Alexander: Escapism is a theme I think that I can relate to a lot as an artist. I think myself and a lot of people first picked up instruments to do just that. Occupy a space where they can have some sort of respite. A nirvana of some sorts. After my dad passed I found that music was the only thing that comforted me for a long time and to still does. I think someone said that a good song either makes you remember everything or makes you forget everything. I think I wanted to create a sonic world with this song where people do the later. I think that’s a really important role in songwriting.
The use of wave sound effects at the beginning of the track creates a vivid atmosphere and sets the scene for a beach-bound experience. How did you incorporate these elements into the song, and what effect were you aiming for?
The use of waves in the background was used like a riser but instead of using a synth digital sounds we went with an organic sounds of waves crashing to tie in with the theme of the song and overall ambience. Danny came up with the idea and he is very much into earthy organic type sounds. I think it adds a dimension to the track that almost makes the track feel therapeutic. It’s like one of those free Youtube yoga tracks but way more more subtle. It’s like carefully layered ear candy.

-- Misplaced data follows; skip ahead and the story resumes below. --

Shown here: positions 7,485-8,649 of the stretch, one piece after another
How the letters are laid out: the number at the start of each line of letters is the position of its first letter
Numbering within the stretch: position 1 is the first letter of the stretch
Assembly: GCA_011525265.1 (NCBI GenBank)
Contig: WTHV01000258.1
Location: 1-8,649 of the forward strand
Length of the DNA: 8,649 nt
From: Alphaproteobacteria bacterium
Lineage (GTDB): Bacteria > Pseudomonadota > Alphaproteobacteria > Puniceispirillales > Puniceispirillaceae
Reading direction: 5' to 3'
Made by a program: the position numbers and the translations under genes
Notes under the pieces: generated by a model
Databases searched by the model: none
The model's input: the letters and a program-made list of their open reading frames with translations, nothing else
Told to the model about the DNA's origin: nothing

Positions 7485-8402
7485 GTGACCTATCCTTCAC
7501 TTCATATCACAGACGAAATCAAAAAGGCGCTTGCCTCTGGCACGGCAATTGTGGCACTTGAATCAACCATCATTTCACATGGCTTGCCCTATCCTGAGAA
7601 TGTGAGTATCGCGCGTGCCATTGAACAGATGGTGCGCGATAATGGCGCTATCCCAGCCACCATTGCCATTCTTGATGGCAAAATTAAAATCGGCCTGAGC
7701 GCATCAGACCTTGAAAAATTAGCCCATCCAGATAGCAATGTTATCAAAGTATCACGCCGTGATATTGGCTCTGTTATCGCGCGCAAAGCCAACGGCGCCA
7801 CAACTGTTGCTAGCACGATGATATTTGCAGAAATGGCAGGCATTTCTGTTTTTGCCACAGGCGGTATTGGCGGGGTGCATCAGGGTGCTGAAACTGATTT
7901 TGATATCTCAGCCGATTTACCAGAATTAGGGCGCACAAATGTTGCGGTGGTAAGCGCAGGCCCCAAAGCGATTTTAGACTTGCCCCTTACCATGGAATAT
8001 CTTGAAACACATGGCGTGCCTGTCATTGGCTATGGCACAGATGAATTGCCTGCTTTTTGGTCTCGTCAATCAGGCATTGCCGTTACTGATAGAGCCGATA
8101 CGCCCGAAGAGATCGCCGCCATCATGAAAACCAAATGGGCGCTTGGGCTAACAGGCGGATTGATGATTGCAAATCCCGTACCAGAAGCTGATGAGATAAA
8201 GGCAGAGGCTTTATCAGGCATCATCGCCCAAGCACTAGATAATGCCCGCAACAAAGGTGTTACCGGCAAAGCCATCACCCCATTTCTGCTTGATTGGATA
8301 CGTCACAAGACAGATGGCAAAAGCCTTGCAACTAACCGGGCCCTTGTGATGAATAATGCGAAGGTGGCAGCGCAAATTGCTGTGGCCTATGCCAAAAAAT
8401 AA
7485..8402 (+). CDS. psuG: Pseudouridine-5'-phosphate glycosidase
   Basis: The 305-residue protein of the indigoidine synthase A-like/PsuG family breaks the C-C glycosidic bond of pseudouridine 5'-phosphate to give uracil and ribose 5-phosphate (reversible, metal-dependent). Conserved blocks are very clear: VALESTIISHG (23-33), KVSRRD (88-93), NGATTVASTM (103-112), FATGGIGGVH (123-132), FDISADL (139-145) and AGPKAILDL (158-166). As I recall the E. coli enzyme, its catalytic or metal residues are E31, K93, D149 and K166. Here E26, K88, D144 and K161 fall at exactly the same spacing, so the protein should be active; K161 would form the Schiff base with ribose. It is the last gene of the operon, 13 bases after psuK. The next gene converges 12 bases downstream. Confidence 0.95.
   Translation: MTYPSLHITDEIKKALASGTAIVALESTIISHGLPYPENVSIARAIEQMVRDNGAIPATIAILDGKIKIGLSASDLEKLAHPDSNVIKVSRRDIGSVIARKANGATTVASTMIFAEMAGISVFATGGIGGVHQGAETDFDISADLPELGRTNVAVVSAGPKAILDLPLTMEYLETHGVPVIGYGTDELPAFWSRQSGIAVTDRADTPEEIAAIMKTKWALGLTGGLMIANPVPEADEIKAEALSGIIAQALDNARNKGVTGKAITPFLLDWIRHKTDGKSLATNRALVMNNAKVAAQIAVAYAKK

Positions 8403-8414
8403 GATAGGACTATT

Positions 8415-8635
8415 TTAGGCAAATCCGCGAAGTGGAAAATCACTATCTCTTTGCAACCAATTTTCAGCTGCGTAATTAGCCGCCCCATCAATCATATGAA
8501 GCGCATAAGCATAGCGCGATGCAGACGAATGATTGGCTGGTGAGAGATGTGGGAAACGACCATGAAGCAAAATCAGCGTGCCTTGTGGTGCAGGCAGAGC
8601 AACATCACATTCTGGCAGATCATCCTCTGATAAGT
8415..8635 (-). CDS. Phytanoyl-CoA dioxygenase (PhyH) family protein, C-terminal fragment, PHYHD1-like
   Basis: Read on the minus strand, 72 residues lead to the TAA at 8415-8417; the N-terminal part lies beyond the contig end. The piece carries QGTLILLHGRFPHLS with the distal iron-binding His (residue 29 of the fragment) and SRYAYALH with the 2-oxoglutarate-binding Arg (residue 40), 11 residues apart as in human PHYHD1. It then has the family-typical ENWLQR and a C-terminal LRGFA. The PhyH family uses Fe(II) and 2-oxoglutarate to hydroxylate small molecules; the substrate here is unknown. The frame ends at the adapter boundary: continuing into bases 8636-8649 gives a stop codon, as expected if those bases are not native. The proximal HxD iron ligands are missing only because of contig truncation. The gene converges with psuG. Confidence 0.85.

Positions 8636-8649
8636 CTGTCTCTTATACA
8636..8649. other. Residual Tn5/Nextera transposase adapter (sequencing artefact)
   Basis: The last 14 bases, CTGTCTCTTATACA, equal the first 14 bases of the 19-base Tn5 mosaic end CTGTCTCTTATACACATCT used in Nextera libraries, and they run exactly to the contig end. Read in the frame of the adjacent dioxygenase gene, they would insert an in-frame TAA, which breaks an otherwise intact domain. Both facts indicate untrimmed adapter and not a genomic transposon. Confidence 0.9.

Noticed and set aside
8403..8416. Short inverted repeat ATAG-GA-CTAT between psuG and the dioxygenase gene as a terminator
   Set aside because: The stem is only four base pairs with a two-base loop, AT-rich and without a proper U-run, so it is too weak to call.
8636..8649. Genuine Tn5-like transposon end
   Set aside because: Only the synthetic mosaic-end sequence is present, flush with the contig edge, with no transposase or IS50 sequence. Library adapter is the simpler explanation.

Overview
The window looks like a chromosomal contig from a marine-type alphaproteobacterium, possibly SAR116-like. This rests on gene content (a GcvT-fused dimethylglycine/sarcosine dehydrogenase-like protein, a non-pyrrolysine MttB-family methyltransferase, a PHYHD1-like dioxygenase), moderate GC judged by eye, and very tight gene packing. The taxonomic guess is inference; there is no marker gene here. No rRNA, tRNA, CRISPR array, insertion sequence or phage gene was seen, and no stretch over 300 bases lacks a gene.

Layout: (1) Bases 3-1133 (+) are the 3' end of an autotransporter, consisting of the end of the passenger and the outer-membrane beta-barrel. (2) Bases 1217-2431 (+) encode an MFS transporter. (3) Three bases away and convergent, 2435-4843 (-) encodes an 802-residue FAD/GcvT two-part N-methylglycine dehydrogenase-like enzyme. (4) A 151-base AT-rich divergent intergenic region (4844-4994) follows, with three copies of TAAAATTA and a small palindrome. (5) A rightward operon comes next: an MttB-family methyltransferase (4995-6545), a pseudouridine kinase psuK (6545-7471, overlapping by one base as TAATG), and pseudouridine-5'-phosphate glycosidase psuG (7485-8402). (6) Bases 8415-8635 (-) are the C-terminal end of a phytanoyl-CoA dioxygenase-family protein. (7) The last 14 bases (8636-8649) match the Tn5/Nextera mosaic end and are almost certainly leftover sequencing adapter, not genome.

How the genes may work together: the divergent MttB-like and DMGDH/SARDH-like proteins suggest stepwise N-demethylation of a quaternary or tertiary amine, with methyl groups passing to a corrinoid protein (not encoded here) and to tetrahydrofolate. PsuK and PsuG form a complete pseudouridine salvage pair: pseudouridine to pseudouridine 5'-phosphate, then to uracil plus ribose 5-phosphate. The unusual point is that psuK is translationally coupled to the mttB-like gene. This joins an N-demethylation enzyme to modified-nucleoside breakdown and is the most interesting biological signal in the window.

Happy: As someone who was born and raised in Barbados but has relocated to Australia, how did your personal experiences and cultural background influence the sound and style of “Meet Me In The Tropics”?
Alexander: Growing up in Barbados there wasn’t anywhere you could go where you couldn’t physically hear or catch a glimpse of the ocean. It’s the same temperature all year round and most of the time at home you just wore board shorts and a t shirt or none at all when you were at home. I think for this song I wanted to share what that feels like. Having lived in Australia for a while now where we have multiple seasons, even though that has its beauty as well with the colder weather approaching I think the idea of escaping to an island oasis sounds even more appealing than usual.
I had that concept in mind when I wrote the bridge. The part where it says “when the seasons change and the winter winds come through, I’ll be waiting here for you”. As someone who never had to worry about the temperature I do miss the warm sunny weather when it gets colder. (Luckily I live in the one of the warmer states in Australia). I think that everyone wishes they could get a bit of sunshine on them and have a good time. It’s like that Passenger song “You only miss the sun when it starts to snow”.